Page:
Upon the last of the offerings Moses took half the blood that was spilt and threw it on the altar. (Blood on the altar, are we surprised?) Then he read the Book of the Covenant out loud to the people (think of this as the official marriage ceremony) and Israel responded, “All that the LORD has spoken we will do, and we will be obedient” (v. 7). (There’s that optimism again.) In other words, Israel said, “I do.”

With a verbal agreement in place Moses took the blood and threw it on the people or perhaps he threw it on the pillars representing the people. Scholars go both ways on that. Hebrews 9 tells us Moses mixed the blood “with water and scarlet wool and hyssop” and also sprinkled the book of the covenant with blood, indicating the covenant was now a matter of life or death.

And for a few brief moments God and Israel were in fellowship together. With the covenant yet to be broken, Moses and Aaron and Aaron’s sons and seventy elders “went up and they saw the God of Israel. There was under his feet as it were a pavement of sapphire stone, like the very heaven for clearness” (v. 9-10).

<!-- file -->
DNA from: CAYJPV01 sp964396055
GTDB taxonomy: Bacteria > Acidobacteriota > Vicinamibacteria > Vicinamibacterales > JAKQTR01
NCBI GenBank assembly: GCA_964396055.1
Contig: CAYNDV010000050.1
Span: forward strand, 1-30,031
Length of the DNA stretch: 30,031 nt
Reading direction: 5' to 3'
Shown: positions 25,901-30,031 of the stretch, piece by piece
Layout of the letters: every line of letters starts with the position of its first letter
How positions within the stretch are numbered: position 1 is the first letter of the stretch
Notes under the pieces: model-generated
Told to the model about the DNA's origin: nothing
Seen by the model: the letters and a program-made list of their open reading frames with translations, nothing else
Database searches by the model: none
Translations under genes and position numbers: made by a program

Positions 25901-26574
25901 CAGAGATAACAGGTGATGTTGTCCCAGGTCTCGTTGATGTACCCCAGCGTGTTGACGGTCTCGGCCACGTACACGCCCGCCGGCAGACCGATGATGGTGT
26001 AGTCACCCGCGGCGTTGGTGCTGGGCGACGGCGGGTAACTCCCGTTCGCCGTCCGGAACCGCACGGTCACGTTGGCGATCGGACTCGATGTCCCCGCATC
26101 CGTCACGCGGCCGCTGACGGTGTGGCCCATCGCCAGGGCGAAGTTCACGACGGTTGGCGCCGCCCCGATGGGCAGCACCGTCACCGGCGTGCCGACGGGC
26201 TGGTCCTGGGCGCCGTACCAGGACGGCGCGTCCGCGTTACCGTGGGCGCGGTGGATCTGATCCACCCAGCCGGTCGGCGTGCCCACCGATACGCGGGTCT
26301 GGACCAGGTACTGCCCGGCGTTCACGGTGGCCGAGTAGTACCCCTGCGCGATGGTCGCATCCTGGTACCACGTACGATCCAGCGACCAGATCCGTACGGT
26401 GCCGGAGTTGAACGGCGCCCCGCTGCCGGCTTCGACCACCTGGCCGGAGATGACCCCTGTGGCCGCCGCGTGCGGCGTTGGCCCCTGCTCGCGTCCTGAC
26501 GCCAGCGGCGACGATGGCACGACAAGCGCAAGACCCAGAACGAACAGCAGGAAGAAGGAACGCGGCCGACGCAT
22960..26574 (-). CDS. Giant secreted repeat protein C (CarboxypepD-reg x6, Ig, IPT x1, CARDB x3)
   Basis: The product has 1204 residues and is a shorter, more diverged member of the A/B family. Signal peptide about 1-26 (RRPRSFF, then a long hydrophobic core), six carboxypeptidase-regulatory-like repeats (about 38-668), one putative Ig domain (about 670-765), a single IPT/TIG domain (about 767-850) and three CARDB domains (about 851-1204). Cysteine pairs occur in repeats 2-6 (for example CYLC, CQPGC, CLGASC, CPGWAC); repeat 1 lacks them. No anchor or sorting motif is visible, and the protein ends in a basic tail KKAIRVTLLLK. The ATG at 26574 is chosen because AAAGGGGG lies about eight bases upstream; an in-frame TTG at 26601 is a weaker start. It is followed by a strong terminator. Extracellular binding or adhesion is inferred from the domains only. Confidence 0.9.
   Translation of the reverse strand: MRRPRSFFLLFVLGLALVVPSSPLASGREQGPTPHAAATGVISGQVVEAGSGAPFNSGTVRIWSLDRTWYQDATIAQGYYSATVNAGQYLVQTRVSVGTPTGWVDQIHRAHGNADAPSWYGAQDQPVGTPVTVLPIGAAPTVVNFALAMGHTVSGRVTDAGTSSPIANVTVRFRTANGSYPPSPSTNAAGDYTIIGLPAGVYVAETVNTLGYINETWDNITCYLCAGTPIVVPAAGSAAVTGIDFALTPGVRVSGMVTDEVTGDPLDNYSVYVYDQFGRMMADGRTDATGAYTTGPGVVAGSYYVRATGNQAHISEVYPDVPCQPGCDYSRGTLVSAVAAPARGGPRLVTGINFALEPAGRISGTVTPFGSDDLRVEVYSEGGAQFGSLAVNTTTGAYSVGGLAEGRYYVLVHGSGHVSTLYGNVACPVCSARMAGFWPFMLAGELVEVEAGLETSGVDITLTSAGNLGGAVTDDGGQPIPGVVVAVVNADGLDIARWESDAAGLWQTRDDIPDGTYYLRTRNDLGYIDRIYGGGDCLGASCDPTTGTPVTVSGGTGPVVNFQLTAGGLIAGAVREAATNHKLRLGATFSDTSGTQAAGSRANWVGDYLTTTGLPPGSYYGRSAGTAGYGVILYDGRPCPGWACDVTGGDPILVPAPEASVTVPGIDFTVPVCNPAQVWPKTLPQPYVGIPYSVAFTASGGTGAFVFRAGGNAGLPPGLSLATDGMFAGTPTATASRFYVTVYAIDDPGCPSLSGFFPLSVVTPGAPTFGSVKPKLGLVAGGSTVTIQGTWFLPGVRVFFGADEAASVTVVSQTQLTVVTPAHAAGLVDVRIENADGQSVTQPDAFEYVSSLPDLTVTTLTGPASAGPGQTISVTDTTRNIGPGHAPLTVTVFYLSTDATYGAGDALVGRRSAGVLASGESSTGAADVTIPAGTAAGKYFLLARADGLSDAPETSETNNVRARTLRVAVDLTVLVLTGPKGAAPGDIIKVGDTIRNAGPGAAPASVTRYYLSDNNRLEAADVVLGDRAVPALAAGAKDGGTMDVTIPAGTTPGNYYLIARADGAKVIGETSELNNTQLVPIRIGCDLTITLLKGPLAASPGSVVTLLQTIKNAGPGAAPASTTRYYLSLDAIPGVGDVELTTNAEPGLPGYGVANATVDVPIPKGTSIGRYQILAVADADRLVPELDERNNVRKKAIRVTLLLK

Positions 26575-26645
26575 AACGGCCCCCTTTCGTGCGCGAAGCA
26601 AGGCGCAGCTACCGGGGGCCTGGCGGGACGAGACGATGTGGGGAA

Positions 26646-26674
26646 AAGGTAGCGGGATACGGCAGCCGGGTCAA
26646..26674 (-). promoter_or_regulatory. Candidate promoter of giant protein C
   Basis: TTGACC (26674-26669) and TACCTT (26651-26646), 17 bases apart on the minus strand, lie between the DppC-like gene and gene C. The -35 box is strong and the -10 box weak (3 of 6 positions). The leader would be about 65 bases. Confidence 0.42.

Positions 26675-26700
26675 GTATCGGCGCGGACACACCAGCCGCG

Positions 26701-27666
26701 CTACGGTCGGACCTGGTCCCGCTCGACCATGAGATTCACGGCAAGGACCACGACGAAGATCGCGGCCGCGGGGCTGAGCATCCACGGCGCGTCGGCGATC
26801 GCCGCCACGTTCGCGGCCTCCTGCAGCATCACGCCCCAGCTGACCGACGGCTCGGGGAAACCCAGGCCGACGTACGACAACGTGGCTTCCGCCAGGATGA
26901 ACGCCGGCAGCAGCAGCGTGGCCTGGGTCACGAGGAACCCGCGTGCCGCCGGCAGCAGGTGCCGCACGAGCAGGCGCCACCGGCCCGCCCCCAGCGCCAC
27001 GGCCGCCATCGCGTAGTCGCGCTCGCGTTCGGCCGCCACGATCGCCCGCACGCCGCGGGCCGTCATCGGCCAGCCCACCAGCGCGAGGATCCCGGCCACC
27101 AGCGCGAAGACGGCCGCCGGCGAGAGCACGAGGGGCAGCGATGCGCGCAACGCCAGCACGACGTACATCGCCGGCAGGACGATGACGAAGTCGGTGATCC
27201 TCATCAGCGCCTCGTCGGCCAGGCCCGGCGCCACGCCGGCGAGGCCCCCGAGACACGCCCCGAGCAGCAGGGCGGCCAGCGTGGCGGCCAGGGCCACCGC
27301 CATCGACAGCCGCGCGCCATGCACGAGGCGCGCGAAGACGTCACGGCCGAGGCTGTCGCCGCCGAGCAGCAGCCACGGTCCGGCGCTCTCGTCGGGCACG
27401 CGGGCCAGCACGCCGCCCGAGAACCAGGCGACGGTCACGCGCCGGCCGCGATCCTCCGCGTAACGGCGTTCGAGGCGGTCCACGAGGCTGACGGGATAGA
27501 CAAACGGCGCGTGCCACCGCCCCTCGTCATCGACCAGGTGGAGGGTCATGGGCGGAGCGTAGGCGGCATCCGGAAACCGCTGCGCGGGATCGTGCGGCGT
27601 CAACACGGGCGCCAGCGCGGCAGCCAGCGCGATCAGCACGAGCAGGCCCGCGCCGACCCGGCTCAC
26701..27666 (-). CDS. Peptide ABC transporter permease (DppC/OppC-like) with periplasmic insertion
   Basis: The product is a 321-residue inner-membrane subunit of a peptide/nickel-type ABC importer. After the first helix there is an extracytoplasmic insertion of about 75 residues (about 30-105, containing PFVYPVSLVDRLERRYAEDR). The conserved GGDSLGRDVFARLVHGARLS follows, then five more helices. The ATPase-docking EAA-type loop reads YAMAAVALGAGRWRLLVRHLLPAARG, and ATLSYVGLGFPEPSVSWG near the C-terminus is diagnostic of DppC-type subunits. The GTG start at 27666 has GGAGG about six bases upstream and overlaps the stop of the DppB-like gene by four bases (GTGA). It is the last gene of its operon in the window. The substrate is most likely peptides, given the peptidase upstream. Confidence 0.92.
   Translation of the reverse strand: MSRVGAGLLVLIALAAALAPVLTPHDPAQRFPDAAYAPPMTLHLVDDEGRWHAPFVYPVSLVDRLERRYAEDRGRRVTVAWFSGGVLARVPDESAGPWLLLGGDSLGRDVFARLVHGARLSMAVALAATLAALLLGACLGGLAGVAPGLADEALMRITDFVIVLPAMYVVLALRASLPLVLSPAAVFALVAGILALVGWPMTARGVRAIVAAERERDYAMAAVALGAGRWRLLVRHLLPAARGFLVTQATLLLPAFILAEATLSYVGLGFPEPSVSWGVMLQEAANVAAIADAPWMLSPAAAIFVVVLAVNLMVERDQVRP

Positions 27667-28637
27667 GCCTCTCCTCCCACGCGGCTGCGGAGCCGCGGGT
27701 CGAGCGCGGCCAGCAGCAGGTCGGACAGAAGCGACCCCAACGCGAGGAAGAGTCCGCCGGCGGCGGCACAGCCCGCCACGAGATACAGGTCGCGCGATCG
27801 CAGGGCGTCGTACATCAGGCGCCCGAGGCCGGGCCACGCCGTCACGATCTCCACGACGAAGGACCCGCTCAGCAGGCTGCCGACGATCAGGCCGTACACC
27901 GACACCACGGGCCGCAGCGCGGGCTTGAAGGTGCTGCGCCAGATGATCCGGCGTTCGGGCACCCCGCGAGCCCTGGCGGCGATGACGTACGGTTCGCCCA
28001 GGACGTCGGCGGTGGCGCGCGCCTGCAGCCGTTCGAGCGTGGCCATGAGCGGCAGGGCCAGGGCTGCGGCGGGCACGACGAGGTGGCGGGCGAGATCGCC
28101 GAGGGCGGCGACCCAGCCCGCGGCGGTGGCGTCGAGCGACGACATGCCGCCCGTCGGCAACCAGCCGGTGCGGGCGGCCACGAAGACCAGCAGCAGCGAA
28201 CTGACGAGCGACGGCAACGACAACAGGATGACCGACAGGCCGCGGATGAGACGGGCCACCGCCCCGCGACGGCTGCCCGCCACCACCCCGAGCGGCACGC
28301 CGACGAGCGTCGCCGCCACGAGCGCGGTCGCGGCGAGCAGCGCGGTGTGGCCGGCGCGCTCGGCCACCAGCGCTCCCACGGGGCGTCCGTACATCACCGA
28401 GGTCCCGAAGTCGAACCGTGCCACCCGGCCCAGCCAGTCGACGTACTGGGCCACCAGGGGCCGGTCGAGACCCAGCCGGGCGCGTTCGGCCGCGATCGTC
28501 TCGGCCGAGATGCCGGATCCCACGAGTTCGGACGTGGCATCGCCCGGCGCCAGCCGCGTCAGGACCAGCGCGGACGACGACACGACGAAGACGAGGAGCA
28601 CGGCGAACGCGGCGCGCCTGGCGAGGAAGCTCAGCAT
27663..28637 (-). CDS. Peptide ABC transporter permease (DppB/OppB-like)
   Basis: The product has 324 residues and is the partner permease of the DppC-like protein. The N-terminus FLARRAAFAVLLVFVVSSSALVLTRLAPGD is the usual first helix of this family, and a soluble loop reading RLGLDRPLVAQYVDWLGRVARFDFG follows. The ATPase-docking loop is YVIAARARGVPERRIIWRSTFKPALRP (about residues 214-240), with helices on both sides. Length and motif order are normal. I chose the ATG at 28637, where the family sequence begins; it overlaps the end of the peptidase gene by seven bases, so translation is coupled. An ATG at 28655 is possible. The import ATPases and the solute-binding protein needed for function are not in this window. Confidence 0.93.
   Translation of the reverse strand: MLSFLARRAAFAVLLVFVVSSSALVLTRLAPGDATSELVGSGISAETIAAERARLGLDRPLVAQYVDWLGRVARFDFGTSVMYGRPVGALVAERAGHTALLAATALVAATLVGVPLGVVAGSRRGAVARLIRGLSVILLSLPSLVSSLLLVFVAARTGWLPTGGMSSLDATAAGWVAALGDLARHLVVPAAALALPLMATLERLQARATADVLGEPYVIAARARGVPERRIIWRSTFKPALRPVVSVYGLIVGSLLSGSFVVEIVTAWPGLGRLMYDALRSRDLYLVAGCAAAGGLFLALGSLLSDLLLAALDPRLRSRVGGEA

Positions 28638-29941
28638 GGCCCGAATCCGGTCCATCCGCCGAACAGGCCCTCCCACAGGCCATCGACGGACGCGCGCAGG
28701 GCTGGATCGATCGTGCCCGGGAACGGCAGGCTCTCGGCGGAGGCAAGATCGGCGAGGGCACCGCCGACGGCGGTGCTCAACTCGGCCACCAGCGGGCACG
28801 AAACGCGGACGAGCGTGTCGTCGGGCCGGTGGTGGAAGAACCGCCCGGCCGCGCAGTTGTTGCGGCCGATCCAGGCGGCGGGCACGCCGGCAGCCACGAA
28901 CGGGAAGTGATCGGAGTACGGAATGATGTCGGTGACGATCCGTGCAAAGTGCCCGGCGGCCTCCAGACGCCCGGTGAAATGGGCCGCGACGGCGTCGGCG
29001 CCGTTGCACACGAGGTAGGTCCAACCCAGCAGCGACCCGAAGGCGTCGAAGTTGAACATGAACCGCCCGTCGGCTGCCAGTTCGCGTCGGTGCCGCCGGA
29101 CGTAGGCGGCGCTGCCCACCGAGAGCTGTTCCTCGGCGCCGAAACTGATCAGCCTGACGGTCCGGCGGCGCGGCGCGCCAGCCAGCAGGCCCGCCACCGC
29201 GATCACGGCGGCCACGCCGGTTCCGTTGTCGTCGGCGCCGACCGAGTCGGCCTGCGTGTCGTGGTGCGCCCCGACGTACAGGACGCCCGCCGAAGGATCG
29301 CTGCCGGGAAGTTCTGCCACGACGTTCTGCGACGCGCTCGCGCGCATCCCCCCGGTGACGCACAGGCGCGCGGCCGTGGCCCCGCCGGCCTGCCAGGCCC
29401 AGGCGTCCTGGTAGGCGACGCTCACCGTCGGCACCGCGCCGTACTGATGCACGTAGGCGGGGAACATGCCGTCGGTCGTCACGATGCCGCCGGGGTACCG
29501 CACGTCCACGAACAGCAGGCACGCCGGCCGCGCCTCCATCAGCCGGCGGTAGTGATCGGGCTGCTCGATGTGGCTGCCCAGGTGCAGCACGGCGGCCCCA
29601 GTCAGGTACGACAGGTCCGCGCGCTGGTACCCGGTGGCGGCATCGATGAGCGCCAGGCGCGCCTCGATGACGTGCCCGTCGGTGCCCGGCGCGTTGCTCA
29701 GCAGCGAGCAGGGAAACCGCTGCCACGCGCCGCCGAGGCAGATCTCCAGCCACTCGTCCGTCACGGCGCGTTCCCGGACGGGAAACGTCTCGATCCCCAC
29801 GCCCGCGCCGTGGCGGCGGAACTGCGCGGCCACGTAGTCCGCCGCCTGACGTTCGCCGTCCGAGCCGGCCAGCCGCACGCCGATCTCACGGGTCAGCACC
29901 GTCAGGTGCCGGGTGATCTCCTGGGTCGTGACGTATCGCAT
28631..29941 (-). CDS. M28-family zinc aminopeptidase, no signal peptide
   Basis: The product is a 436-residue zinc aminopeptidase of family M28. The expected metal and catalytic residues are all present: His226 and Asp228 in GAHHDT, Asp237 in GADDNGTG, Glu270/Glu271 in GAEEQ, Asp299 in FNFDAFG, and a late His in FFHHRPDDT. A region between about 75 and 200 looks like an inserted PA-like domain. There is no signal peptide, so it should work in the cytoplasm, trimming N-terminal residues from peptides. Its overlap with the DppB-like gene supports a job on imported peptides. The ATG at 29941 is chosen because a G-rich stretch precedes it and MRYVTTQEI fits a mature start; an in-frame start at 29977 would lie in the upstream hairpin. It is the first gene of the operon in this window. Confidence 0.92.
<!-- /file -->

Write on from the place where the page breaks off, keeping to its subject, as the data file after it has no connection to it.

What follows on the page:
I know it’s hard to believe, but that’s what it says. They saw the God of Israel.

Verse 11 goes on to say, “they beheld God, and ate and drank.” The word beheld in the Hebrew indicates really seeing and taking it in. It wasn’t just a quick glance. They didn’t have to look away. They weren’t distraught on their faces. They weren’t terrified. They looked and beheld and ate and drank in the presence of God.

Can you imagine? Unbroken fellowship with God. Yet that is exactly what God wants for all of us. It’s not by accident the elders ate and drank with God after entering into covenant with Him. It portrays our ability to fellowship with God and be in His presence through the new covenant in Jesus Christ.

Because it’s still by way of covenant we enter into relationship with God. A covenant today based on grace instead of works. A covenant ratified with Christ’s blood, instead of a burnt offering. Sealed by the indwelling of the Holy Spirit, instead of our own weak words.